By Farzad Farhadi

Why Riyadh, allies worry over Yemeni ballistic missiles

May 23, 2018 - 11:26

TEHRAN - The Saudi-led war against Yemen continues. The topic that has kept analysts occupied involves Yemeni missiles and their high precision in striking their targets.

The Yemeni army and popular committees' fighters continue firing missiles at Jizan, Asir, Najran and Riyadh. This has forced the Saudis to appeal to members of the so-called U.S. Army Green Berets. According to U.S. media reports, their mission is to track down and destroy these missiles because they are a source of concern for Saudi officials.

The Saudis, weakened by Yemeni missile attacks, have turned to propaganda claiming that the missiles are Iranian.

Muhammad Abbas al-Zalehi, a Yemeni analyst, says: “It is believed that the ballistic missiles that Houthis are firing into Saudi Arabia belong to Iran or have been sent from Iran in small pieces. This is a misconception and contrary to reason and logic. It is evident that a large number of these missiles are being shot by the Houthis alone a daily basis into Saudi Arabia.

Alheyad.net website has also reported on missile launches in Yemen; “The source of Yemeni ballistic missiles should be searched in the 70s of the last century. Yemenis bought from the Soviet Union missiles such as Scud, Luna and Tuukka and they are Russian.”

The Yemeni army began to develop its missiles in cooperation with Iraqi experts and rocket engineers from the former Soviet Union in 1998. Yemen has one of the largest ballistic missile arsenals in the Middle East in terms of quantity and range. More than 60 percent of the Yemeni missiles are exported from North Korea, Russia and China, and 40 percent are built by Yemen.

Yemen, which did not initially have missiles with a range of more than 300 kilometers, later enjoyed strategic gains with ranges of 1,000 kilometers covering the entire island of al-Arab, excluding Kuwait, and the Horn of Africa and Sudan, Eritrea, Ethiopia, Djibouti and Somalia.

Concerns over the missiles of the army and popular committees of Yemen have also reached the Zionists.

The Begin-Sadat Center for Strategic Studies (BESA Center) affiliated with the political science department at Bar-Ilan University in Israel, acknowledged in the research: “The ballistic missiles launched by the Houthis are extremely dangerous for the precise impact on the target and the development of its technology.”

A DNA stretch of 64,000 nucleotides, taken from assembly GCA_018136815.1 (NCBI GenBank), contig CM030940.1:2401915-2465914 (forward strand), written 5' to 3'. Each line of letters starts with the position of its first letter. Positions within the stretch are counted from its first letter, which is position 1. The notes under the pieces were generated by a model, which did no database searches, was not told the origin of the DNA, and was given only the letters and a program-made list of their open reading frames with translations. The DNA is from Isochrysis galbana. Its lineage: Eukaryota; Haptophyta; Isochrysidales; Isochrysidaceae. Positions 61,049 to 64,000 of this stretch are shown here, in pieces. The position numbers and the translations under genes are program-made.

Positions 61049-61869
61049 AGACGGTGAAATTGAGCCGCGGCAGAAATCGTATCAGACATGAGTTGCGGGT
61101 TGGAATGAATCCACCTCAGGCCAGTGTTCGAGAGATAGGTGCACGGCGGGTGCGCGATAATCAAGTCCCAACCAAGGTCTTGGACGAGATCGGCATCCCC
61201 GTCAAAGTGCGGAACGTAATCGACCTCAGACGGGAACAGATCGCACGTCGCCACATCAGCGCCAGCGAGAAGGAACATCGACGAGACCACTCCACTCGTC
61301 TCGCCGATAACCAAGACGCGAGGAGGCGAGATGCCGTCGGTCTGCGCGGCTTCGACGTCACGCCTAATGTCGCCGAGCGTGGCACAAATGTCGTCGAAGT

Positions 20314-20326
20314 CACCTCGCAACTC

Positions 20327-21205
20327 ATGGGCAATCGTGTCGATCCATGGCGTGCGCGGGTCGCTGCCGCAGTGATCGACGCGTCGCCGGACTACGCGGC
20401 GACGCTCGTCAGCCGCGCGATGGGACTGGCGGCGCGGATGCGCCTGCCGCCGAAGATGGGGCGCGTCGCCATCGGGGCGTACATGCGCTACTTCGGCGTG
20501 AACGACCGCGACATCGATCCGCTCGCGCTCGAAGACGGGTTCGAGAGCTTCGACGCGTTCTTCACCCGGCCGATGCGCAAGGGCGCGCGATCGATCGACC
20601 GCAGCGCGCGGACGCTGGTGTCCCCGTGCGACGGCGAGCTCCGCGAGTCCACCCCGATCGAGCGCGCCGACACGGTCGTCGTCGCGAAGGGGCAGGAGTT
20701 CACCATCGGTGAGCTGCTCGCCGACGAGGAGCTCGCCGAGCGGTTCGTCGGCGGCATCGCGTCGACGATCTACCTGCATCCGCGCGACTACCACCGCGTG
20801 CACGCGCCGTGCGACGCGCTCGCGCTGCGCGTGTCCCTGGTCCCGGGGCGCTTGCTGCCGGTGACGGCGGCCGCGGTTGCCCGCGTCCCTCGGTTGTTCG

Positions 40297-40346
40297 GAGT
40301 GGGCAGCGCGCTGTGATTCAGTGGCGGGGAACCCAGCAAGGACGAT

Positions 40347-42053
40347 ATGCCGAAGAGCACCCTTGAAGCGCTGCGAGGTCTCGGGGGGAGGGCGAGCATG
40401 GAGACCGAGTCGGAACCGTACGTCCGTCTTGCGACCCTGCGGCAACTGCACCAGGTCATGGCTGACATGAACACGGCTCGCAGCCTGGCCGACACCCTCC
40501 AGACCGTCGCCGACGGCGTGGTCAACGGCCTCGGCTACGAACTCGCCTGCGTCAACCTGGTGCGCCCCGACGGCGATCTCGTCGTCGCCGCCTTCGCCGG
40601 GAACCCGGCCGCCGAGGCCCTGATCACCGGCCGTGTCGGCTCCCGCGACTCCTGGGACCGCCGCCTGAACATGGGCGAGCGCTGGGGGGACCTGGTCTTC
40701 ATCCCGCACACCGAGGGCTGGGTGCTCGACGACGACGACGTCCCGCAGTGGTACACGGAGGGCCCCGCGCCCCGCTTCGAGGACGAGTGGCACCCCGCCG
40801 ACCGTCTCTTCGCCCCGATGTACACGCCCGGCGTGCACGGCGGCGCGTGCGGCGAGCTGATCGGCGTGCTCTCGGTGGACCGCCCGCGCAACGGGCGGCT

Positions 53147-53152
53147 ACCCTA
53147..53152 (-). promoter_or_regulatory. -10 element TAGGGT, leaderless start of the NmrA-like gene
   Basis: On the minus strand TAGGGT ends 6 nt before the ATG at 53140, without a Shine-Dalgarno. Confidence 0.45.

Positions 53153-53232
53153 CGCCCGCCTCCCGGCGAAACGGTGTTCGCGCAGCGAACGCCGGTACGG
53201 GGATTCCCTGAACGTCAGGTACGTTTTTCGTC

BESA Center has claimed that the Yemenis acquired these missiles from Iran and North Korea.
The BESA Center’s study said Israel could play a role in the Saudi arms market and in equipping Riyadh with weapons systems to address the security challenges it faces.

Saudis seem interested in purchasing Israel's anti-missile Iron Dome

A study, conducted by Zionist scholar Delaney Nuchal, showed the desire of the Saudis to equip themselves with the Zionist missile defense system, in particular Israel's Iron Dome system. This interest has been described as a major development in relations between Tel Aviv and Riyadh.

In another study, published by the BESA Center, it has been emphasized that Saudi Arabia can be an area for testing the capabilities of air defense systems.

To strengthen the air defense system, King Salman went to Russia last October and signed a $3 billion contract, over which Moscow is committed to equip Riyadh with the advanced S400 system. The aim to purchase weapons from Russia relates to Riyadh's desire to develop cooperation between Moscow and Riyadh in many areas, including the containment of regional crises. The Saudis want to use Russians to pressure Ansarullah.

According to this report, Saudis are now relying on the Patriot, U.S.-based anti-missile system to fight Yemenis. Apart from that, Saudis purchased the Thadd Air Defense System in 2015 at an estimated cost of $15 billion.
In any case, it is evident that the Saudis are struggling to escape missile attacks by the military and popular committees of Yemen while the Yemenis continue to develop longer-range missiles.

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